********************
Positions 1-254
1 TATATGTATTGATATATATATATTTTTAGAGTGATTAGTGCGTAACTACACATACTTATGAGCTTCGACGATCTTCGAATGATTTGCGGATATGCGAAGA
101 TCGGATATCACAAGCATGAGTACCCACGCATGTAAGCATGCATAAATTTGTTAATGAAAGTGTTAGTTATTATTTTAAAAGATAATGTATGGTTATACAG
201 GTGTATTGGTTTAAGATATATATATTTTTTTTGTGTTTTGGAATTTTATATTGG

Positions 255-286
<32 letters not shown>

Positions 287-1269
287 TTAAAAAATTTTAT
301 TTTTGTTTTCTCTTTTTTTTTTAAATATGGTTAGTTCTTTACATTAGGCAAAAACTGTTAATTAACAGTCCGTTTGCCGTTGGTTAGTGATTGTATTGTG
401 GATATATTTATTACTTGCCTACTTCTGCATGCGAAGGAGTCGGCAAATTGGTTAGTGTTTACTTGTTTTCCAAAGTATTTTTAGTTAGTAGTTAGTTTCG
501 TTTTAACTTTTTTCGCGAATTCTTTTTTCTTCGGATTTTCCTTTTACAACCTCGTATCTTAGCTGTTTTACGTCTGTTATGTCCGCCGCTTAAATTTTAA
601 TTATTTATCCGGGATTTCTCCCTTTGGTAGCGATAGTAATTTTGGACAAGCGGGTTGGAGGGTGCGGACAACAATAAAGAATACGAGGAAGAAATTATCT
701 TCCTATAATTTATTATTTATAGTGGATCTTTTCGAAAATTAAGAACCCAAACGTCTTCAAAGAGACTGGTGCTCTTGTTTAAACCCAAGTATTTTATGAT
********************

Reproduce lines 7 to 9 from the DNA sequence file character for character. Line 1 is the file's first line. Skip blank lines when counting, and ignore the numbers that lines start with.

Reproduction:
Positions 287-1269
287 TTAAAAAATTTTAT
301 TTTTGTTTTCTCTTTTTTTTTTAAATATGGTTAGTTCTTTACATTAGGCAAAAACTGTTAATTAACAGTCCGTTTGCCGTTGGTTAGTGATTGTATTGTG